(Editor’s note: We asked Konstantin Othmer to provide his views on the voice messaging area, which has seen a growth in interest. His company, Core Mobility is a player, as are Comverse, Glenayre, Pinger, Voice Genesys and Fast Mobile. Some, like Hey Anita, have exited the business.)
Phones have been around for over 100 years. The first phone calls were made by operators who manually connected wires and has evolved to audio highly compressed into packets automatically routed through switches on wires or over the air. The phone has changed from a speaker and microphone with wires to a device with a full color screen capable of receiving (and displaying in color!) satellite and terrestrial video and audio broadcasts.
After all of that innovation, the primary driver of carrier revenue remains phone calls and the number one usage of the devices remains the same: phone calls. Calling has become more convenient and cheaper, but interestingly the overall quality of service has gone down dramatically: wire line phones didn’t have advertising campaigns featuring the slogan “can you hear me now?” But that is a topic for another time.
The question I’ll discuss here is the next killer app of telephony. By killer app I am referring specifically to a usage paradigm for the mobile device: what is the next application of mobile technology that will generate the most usage? I’m using this definition to separate from things like ring-tones or wallpapers which are personalization features and generate a lot of revenue, but aren’t a usage paradigm per say.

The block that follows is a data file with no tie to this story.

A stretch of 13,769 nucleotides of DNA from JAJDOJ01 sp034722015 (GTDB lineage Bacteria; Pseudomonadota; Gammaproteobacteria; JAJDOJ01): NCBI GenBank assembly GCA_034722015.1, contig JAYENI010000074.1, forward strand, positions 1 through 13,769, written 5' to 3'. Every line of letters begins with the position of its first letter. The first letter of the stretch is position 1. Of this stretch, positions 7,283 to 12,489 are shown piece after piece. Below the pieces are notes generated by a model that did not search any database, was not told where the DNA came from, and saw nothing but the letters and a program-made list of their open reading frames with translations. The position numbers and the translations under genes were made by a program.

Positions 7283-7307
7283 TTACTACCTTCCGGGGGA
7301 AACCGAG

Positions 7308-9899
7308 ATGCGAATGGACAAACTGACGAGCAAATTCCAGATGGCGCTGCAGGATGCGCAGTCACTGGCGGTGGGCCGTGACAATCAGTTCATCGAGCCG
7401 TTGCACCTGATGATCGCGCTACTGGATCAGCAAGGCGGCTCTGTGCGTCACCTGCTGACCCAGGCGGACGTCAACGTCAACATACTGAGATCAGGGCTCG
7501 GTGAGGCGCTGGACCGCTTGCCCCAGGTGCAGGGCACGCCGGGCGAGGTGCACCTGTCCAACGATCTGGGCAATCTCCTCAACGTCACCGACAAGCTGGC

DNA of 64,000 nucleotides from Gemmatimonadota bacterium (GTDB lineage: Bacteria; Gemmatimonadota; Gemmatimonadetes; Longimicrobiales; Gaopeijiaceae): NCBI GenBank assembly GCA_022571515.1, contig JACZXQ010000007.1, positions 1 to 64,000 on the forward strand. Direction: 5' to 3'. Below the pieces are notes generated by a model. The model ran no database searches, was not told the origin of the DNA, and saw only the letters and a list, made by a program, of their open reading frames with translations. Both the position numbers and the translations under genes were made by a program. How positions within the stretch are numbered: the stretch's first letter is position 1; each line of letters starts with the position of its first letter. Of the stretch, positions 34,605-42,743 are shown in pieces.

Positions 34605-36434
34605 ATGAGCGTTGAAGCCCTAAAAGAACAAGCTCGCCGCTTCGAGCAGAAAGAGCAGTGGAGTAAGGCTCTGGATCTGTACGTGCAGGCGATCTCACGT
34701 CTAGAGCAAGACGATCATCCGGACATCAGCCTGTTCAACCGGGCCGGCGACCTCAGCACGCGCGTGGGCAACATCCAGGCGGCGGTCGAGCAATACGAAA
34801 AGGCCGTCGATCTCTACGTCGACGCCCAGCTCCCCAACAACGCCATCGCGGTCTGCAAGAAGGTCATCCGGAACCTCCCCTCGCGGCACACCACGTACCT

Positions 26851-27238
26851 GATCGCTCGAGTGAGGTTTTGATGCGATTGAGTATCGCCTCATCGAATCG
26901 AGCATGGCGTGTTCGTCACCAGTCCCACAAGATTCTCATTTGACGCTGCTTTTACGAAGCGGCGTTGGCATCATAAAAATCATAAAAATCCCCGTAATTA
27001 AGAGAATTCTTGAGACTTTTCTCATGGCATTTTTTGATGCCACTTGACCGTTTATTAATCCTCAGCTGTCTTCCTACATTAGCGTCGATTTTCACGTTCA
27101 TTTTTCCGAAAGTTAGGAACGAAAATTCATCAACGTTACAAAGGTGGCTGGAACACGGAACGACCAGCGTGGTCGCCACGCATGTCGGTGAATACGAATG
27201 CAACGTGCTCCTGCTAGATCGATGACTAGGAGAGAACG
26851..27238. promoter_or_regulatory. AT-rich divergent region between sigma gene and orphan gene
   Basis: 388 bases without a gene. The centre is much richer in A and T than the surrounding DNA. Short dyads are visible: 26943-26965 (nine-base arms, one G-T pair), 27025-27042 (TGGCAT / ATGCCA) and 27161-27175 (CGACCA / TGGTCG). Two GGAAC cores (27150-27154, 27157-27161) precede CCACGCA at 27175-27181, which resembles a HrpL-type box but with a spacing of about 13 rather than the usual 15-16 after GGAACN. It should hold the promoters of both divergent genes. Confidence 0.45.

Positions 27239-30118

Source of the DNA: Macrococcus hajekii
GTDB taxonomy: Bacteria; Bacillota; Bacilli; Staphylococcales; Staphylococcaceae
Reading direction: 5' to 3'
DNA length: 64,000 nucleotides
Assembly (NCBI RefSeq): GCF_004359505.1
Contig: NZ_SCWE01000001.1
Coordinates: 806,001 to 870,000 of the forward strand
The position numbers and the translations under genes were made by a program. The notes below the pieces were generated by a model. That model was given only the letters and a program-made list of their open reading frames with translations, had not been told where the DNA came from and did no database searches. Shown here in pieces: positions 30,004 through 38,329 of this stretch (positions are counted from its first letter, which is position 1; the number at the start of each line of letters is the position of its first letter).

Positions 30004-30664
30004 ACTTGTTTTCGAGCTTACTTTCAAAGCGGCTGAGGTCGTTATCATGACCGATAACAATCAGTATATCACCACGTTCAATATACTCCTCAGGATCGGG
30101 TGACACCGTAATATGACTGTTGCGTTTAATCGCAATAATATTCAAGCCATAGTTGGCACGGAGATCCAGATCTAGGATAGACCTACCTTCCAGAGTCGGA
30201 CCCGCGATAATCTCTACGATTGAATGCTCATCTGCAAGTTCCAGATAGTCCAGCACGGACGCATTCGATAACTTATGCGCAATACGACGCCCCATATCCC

First, let’s agree what the number one application is. OK • it’s the phone call. That was easy. And number 2 is pretty easy as well: Without a doubt, it’s text messaging. But what is number 3?
As it turns out, there is a close race for #3 which includes mobile email, mobile instant messaging, and push-to-talk. Each of these applications is used, and often heavily used, by over 10% of users. Interestingly, these are all communications applications as compared to something like stocks, weather, maps, etc. Clearly, the number one use for the phone is communications. Are we having fun yet?
Let’s put these applications in a matrix to see if we can better understand them. Picking the axis is critical, and it’s hard to argue with making voice vs. text one of the axis. For the other axis there are a number of candidates cost, convenience, speed, dialog-based, real-time vs. async. While there are certainly some interesting things to learn from looking at the cost, speed, and convenience axis, the most interesting is probably the communications modality: real-time, dialog based communications vs. asynchronous, messaging based communications. That gives us the following matrix:
These communications paradigms fit nicely into a four quadrant grid, with three of the quadrants populated. Two of the quadrants share services: for intrusive, dialog based voice communications you can use either Push-To-Talk (PTT) or a phone call. And on the text side you can use either SMS (of telephony origin) or IM (of PC origin).